To be immortal is commonplace; except for man, all creatures are immortal, for they are ignorant of death; what is divine, terrible, incomprehensible, is to know that one is immortal – Jorge Luis Borges, The Immortal
Borges, my favorite writer these days (as ‘favorite’ is a word in eternal flux), never fails to surprise me with his paradoxes bordering on the eccentric. I always bring this gray paperback wherever I go, reading and rereading his essays and trying to go back to the pages I’ve already understood thinking that I might have missed something and that I have misunderstood him. Sometimes I feel like he’s laughing at my gullibility in believing in his historical accounts of people I have never heard of. Most of the time I cannot bring myself to believe in anything he says but I know that dismissing them outright as impossible is a lost chance of looking at the world in his perspective.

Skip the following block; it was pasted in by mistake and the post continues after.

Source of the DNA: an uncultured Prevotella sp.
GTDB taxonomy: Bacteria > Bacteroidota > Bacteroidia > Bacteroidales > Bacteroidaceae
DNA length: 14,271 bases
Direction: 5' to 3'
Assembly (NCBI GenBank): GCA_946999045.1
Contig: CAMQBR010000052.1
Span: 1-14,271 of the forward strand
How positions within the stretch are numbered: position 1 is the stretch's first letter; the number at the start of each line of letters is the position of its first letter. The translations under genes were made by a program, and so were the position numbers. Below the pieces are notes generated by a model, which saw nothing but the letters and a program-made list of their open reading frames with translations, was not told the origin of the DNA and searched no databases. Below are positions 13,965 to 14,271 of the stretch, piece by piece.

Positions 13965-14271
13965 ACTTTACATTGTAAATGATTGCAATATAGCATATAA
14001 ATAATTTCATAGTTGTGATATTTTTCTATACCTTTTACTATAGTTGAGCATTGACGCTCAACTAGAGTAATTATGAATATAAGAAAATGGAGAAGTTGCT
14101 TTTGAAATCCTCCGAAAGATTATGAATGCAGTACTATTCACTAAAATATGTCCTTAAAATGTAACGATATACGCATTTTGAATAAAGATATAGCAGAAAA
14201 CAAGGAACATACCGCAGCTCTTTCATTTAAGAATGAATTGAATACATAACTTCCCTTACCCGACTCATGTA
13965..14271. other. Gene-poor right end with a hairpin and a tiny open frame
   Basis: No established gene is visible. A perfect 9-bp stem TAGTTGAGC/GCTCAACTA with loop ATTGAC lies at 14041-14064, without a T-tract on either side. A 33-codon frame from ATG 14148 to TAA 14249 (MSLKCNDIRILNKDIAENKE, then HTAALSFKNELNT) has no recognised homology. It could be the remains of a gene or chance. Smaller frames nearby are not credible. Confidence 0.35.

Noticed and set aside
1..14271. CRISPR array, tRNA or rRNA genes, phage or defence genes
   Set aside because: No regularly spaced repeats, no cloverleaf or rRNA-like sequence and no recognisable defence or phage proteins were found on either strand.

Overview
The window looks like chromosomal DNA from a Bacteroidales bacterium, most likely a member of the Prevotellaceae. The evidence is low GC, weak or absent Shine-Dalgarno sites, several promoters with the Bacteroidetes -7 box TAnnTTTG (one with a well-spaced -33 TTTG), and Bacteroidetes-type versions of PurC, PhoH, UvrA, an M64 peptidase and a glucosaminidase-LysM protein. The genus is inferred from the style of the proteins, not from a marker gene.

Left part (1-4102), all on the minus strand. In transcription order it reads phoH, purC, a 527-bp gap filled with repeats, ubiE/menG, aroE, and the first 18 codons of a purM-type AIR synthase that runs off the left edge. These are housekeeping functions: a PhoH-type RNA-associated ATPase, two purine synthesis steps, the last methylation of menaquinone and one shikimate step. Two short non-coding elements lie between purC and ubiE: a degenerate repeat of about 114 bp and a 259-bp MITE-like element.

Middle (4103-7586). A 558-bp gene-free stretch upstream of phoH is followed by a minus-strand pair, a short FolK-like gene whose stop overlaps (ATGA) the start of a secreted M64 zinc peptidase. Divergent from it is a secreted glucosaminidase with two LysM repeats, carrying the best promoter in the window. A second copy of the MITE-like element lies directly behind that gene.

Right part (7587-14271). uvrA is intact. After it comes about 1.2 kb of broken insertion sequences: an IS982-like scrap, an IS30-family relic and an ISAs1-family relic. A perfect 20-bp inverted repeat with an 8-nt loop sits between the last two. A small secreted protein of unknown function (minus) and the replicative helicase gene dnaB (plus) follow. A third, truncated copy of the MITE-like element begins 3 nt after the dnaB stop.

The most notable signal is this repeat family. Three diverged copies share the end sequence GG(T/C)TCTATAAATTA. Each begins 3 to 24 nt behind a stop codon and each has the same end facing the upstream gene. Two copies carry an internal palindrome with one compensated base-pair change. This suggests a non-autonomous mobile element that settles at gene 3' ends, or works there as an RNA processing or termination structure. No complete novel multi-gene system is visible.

Let’s take for instance his take on immortality. According to him, in spite of religions, the idea of immortality is very rare. Islam, Judaism, and Christianity profess immortality, but the veneration they render this world proves they believe only in it since they destine all other worlds, in infinite number, to be its reward or punishment. But immortality entails neither beginning nor end, that all things happen to all men, that each life is the effect of the preceding and engenders the following, but none determines the totality.
After a harrowing day, I, for a moment, was incapable of thinking about my immortality. And it occurred to me that from that moment I’ve forgotten thinking about my eventual demise until this time, I was immortal.
At least according to Borges.